A scientific committee that advises Canada's government on endangered species said Friday that climate change is a threat to the survival of the polar bear, but the species does not face extinction.
The Committee on the Status of Endangered Wildlife in Canada determined that the polar bear was a "special concern species" because evidence wasn't strong enough to recommend elevating the polar bear's status to threatened or endangered.
"That's not to say that it's not in trouble," said committee chairman Jeff Hutchings. "A special concern species is a species at risk in Canada."
Hutchings said that the committee is not recommending changing the status because it's difficult to calculate how melting summer sea ice — the polar bear's habitat — correlates with declining numbers of the species.
"Does a 10 percent reduction in sea ice result in a 10 percent reduction in polar bears? There's lots of models, lots of predictions, lots of projections, and the committee felt that there is still sufficient uncertainty...to determine how precisely polar bears might be affected by reductions in sea ice."
However, Pete Ewins of the World Wildlife Fund pointed out that seven of Canada's 13 populations are either in decline or showing signs of stress such as reduced body weight due to climate change.
Ewins called the committee's recommendation not to change the polar bear's status "an easy way out."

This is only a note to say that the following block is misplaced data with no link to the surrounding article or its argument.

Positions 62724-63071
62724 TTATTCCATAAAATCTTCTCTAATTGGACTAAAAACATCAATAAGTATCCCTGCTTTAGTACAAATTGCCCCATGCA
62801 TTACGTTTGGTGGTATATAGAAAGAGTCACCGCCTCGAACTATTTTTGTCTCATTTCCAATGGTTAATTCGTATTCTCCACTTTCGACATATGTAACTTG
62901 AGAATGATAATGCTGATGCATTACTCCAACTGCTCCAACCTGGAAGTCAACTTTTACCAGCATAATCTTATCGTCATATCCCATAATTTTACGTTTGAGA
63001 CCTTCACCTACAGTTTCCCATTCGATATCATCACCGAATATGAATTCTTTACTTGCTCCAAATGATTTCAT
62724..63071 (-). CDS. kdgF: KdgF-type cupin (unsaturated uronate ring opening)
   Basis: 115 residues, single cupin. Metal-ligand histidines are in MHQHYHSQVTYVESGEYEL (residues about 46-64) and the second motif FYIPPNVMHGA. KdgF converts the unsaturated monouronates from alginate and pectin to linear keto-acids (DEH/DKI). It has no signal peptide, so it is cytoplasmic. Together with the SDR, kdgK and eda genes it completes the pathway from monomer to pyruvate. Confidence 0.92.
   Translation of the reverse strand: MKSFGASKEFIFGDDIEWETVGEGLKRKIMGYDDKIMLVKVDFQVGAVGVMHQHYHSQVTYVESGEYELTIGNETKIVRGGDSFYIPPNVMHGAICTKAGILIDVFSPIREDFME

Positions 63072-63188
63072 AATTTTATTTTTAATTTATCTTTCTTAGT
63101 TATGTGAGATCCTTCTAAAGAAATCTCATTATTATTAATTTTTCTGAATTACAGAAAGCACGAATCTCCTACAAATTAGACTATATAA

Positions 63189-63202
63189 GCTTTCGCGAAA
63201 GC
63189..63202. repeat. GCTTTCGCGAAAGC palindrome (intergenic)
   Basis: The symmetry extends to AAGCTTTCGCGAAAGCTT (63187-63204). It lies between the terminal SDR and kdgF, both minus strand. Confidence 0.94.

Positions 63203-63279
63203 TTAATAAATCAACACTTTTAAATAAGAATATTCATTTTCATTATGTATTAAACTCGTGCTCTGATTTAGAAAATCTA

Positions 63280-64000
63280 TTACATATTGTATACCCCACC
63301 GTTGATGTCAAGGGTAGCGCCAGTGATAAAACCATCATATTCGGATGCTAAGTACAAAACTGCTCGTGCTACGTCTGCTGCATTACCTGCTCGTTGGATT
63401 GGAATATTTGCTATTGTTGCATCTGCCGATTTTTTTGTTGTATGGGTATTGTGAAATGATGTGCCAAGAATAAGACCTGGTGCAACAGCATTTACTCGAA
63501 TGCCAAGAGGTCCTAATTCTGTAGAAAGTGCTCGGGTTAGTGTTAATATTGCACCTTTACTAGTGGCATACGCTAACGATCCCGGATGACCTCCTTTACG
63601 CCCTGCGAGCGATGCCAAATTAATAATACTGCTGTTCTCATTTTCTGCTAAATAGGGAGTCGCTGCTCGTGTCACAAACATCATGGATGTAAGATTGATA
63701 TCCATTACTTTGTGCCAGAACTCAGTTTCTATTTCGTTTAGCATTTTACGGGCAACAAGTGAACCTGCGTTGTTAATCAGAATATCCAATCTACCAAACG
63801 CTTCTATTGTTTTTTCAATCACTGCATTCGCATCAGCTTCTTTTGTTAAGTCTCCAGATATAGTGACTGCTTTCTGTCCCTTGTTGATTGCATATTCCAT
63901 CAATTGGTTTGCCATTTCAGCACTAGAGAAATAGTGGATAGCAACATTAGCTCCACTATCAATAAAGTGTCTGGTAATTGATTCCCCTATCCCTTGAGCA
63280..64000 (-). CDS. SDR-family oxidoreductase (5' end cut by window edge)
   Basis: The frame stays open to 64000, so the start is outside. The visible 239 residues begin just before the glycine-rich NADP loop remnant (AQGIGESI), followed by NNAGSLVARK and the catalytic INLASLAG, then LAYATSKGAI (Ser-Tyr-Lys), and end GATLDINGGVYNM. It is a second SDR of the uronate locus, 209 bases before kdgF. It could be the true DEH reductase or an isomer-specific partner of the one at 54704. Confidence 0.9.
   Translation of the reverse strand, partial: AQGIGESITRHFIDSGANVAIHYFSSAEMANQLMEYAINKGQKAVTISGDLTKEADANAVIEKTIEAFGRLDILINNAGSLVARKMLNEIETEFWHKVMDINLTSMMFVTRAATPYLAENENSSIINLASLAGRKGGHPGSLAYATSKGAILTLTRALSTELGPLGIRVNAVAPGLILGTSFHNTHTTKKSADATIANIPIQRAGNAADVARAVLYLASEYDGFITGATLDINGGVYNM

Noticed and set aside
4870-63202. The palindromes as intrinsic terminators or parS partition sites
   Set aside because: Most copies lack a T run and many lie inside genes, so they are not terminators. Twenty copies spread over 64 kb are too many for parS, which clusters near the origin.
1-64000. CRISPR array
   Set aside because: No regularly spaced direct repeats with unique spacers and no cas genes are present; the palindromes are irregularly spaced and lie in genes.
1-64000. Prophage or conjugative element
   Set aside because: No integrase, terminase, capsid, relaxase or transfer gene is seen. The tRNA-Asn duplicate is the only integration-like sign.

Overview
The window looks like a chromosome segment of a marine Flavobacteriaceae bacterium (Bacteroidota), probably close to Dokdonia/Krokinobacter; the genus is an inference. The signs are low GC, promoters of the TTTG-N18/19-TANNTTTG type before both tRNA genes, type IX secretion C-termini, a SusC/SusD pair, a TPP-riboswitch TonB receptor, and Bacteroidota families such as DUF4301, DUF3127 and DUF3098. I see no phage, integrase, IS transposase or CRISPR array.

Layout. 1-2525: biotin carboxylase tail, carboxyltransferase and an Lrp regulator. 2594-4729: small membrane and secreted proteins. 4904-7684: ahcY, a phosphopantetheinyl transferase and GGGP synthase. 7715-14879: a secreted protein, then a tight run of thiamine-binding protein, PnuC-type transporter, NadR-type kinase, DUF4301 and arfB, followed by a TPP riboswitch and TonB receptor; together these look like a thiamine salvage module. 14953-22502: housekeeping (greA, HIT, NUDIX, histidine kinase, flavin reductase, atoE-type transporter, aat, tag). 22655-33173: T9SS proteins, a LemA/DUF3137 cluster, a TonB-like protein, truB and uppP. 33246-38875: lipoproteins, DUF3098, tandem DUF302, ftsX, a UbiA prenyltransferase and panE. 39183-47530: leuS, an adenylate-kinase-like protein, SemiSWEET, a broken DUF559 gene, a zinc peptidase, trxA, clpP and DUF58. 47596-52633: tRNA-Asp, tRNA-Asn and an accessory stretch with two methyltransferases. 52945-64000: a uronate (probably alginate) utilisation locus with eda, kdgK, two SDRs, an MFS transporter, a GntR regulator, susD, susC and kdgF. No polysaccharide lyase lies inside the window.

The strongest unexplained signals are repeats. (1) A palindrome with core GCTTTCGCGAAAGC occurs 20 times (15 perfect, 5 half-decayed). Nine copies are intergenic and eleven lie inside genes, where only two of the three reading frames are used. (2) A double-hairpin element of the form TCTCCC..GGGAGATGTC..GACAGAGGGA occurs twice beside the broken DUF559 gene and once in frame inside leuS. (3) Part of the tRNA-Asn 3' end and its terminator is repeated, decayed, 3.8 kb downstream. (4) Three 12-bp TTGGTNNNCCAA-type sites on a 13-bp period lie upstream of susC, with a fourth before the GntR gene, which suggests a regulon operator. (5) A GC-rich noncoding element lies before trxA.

Along with the reduction of sea ice, a consequence of increasing temperatures, Hutchings also noted that over-harvesting in the northern part of the polar bears' range puts the bears at risk of survival.
If Environment Minister John Baird accepts the group's findings, Canada would need to address threats to the animal's survival, including climate change.
"Our government believes that the polar bear is an iconic symbol of Canada. As such, we also believe we have a responsibility to ensure its population is strong and its future is certain," said Baird in a statement Friday.
Report due in August
In Ottawa, Baird said the government will begin consulting environmentalists, scientists and wildlife managers on how to proceed after he receives the committee's report in August. But a management plan wouldn't be required until 2014 — a date by which some scientists believe the Arctic could be completely free of summer sea ice.
If the polar bear had been placed in the "threatened" status, Canada would have required prohibitions like bans on hunting and destruction of habitat for the country's estimated 15,500 polar bears, roughly two-thirds of the global population.
The Canadian discussion on the polar bear's status mirrors a similar debate in the United States, where the U.S. Fish and Wildlife Service is deciding whether to declare the animals endangered.
Last September, the US Geological Survey said that two-thirds of the world's polar bears could be gone by mid-century if predictions of melting sea ice hold true.
The Committee on the Status of Endangered Wildlife in Canada examined 31 various species and concluded the ferruginous hawk was upgraded to threatened from special concern, while two populations of the eastern foxsnake in Ontario are now considered endangered.